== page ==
Audit Collection Services (ACS) on System Center Operations Manager 2012 SP1 with Dynamic Access Control
Setting up Audit Collection Services in SCOM 2012 SP1 is not much different from the 2012 RTM setup but still lots of problems arise when configuring ACS and implementing ACS reports so I thought why not show how to get ACS running on your SCOM 2012 SP1 environment. First you needs to know that there are three roles you must be aware off, ACS Database, ACS forwarder and the ACS collector and I will go in detail on the three components in just a bit.
New to ACS in the SP1 release will be Dynamic Access Control as enabled by Windows Server 2012. Windows Server 2012 enables business data owners to easily classify and label data allowing access policies to be defined for data classes that are critical to business. Compliance management in Windows Server 2012 becomes more efficient and flexible because access and audit policies can be based not only on user and group information but a richer set of user, resource and environmental claims, and properties from Active Directory and other sources. User claims such as roles, projects, organization, resource properties such as secrecy, and device claims such as health can be used in defining access and audit policies.
Windows Server 2012 enhances the existing Windows ACL model to support Dynamic Access Control where customers can define an expression based authorization access policy that includes conditions using user and machine claims, as well as resource (for example, file) properties. The following illustration is descriptive, and not an actual representation of an expression:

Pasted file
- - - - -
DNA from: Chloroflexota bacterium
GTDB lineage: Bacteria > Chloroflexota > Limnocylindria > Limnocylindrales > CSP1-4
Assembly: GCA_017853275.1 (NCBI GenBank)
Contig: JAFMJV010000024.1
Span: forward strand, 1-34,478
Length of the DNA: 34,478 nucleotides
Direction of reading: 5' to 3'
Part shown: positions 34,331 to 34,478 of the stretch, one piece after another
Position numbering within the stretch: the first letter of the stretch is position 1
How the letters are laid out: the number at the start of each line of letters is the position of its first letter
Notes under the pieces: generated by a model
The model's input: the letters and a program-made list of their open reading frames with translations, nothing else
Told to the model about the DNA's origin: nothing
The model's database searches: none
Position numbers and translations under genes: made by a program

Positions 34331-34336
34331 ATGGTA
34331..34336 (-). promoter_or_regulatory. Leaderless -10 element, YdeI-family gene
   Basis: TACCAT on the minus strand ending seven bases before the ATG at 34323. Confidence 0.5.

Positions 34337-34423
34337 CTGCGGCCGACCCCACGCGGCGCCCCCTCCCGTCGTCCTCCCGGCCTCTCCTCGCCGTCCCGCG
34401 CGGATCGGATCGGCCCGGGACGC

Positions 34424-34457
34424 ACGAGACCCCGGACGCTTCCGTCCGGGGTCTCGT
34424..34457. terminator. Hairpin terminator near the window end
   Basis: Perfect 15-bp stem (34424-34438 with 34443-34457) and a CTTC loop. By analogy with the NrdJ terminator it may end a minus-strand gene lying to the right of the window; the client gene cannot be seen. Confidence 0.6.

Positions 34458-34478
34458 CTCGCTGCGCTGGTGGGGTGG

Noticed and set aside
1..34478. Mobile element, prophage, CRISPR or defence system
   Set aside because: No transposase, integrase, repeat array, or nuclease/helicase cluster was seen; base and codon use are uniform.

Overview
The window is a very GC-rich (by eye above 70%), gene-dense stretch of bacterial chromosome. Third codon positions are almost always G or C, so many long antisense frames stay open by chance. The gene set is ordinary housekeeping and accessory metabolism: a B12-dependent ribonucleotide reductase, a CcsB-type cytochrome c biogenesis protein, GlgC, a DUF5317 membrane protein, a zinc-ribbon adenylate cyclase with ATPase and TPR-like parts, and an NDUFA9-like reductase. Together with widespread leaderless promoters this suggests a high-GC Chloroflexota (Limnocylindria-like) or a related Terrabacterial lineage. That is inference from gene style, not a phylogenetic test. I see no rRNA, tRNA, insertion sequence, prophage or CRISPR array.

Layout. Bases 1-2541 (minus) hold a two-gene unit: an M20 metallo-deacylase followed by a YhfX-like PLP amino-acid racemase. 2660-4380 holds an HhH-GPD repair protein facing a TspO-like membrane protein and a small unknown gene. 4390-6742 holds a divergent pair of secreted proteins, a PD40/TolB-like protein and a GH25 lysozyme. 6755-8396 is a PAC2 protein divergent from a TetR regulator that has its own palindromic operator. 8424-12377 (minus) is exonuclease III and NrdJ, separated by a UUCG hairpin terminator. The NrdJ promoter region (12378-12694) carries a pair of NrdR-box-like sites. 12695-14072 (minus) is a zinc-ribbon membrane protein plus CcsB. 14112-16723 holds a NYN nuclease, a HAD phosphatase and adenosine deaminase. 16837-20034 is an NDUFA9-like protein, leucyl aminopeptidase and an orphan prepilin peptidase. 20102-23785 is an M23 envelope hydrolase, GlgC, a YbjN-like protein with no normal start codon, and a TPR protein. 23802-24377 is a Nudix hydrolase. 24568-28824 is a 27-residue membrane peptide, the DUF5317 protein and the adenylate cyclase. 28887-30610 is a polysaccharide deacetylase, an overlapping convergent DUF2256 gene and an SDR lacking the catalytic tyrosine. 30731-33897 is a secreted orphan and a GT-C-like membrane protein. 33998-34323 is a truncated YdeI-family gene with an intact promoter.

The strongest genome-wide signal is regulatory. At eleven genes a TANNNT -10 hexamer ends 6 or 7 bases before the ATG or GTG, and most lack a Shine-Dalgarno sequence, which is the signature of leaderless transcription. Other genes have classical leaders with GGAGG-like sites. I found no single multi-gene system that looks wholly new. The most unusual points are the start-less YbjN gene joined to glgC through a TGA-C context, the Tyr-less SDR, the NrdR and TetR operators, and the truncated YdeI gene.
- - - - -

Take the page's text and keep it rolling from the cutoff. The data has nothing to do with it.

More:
- Allow Read and Write access if User.Clearance >= Resource.Secrecy and Device. Healthy
- Allow Read and Write access if User.Project any_of Resource.Project
System Center 2012 SP1 contributes to the fulfilling these scenarios by providing enterprise-wide visibility into the use of the Dynamic Access Control, leveraging Operations Manager’s Audit Collection Services to collect events from the relevant machines (file servers, domain controllers) and providing reporting to enable auditors and compliance officers to report on the use of Dynamic Access Control – for example, audit changes in policies, object access (success and failure), and “what-if” assessment of what would happen if a certain policy were applied.
The three roles you want to install for ACS are:
- ACS database, where all security event data is collected for a period of time. Make sure you have a good understanding of how much data you want to collect and what the retention time over you data will be. The ACS database can quickly grow to an enormous unhand able size.
- ACS collector, The ACS collector receives and processes events from ACS forwarders and then sends this data to the ACS database.
- ACS forwarder, is the node where you are collecting you events from an operations manager agent must be installed on the machine.
For the complete install have a look at the installation and configuration video below:
Note: No configuration to ACS handling Dynamic Access Control information is required by the customer. The only interaction with this feature is through a set of reports. No additional monitoring is required.
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